Ferguson, captain of the Atlantic nine, was formerly a quiet hard working member of the nine but since he has been crowned with a little brief authority, he lords over his men in an insultingly demonstrative way that cannot fail to wound the feelings of the nine, make them sulky and indifferent and act against the interest and success of the club.
I'm not sure about the date of that piece. Ferguson was the player-manager for the New York Mutuals in 1871 and then returned to the Brooklyn Atlantics in 1872, 1873 and 1874, so I'm not sure if the article is referring to Ferguson's time with the Mutuals or Atlantics. Anyway, he moved around: Hartford for two years (the Dark Blues were an inaugural member of the National League in 1876), Brooklyn in 1877 when the franchise moved, Chicago in 1878, Troy from 1879 to 1882, Philadelphia in 1883 and then Pittsburgh of the American Association in 1884. That ended his days as a player-manager and he would manage the New York Metropolitans of the AA in 1886 and 1887. Ferguson's teams never finished higher than third place and his career winning percentage was .447, so maybe his insultingly demonstrative ways did have a negative influence on his clubs.
Ferguson's biggest claim to fame is that he was apparently the first batter to switch-hit, or at least the first on record. He did this in 1870, in a famous game between the Cincinnati Red Stockings and the Atlantics in Brooklyn, before an estimated crowd of 20,000. The game went extra innings and Ferguson apparently switched to the left side so he could avoid hitting the ball to Cincinnati shortstop George Wright. Ferguson's grounder went under the first baseman's glove to tie the game and he came all the around to score the winning run when the Red Stockings threw the ball away. It was Cincinnati's first defeat since 1868 and Ferguson was the hero.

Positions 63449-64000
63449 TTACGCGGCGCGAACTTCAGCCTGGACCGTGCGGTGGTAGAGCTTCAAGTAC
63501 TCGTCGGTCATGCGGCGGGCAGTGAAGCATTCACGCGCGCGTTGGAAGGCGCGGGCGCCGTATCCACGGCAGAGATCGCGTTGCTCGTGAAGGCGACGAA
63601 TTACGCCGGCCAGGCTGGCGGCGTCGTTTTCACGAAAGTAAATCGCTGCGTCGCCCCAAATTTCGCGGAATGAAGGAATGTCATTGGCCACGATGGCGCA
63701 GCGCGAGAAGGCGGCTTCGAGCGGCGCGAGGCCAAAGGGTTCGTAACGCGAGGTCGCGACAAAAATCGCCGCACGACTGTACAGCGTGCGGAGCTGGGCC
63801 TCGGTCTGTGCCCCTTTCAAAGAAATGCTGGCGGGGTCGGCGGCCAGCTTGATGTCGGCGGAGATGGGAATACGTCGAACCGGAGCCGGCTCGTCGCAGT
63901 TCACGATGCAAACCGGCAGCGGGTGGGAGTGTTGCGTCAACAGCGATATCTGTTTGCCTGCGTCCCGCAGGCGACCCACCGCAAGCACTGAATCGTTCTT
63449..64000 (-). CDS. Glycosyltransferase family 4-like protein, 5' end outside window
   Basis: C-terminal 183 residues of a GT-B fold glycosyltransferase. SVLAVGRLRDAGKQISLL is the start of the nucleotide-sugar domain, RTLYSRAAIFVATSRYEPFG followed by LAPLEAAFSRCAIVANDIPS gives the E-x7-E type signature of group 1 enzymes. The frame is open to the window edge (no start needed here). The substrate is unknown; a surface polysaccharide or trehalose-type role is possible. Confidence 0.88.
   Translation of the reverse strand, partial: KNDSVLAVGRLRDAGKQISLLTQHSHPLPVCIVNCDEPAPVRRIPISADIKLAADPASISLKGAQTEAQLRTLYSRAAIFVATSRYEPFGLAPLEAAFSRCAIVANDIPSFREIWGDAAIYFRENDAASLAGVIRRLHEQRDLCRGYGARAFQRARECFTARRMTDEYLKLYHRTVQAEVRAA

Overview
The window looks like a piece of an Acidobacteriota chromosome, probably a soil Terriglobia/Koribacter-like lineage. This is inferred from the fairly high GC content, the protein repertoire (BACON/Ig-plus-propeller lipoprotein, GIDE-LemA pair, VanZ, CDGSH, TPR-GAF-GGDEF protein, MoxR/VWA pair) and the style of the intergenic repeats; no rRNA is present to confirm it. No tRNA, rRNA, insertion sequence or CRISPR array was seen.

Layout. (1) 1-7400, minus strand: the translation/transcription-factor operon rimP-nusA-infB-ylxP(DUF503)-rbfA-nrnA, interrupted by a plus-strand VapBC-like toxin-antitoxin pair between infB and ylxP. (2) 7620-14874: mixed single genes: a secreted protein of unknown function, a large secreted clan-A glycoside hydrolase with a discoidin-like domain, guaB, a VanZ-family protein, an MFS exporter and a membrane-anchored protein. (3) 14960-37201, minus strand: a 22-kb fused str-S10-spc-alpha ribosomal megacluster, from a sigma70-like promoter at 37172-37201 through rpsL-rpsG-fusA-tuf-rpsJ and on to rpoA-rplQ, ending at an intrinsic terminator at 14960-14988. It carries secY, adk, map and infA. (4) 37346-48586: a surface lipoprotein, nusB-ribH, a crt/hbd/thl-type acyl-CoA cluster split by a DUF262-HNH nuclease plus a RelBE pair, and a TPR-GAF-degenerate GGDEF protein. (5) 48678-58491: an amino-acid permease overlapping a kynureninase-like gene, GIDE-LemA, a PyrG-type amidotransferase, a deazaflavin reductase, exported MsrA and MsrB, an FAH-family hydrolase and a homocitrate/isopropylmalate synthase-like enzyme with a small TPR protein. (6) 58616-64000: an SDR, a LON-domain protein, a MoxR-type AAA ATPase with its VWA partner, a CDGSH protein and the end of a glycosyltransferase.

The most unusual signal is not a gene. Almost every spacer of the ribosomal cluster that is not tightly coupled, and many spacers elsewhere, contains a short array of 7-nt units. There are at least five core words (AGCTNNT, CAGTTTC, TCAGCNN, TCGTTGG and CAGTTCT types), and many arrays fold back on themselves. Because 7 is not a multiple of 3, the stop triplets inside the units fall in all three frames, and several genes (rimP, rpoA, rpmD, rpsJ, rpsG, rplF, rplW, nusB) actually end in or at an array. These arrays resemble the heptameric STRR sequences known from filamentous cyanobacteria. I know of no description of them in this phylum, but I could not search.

It's not known how often Ferguson would switch-hit; he would apparently use it as a strategic initiative rather than to get a platoon advantage. His statistical record in the National Association and then the National League suggests a good player, but not a great one. He had little power (one career home run), even for an era when nobody hit home runs, and was a .265 career hitter. He did hit .351 for Chicago in 1878 and Baseball-Reference rates Ferguson as the second-best position player in the National League that year.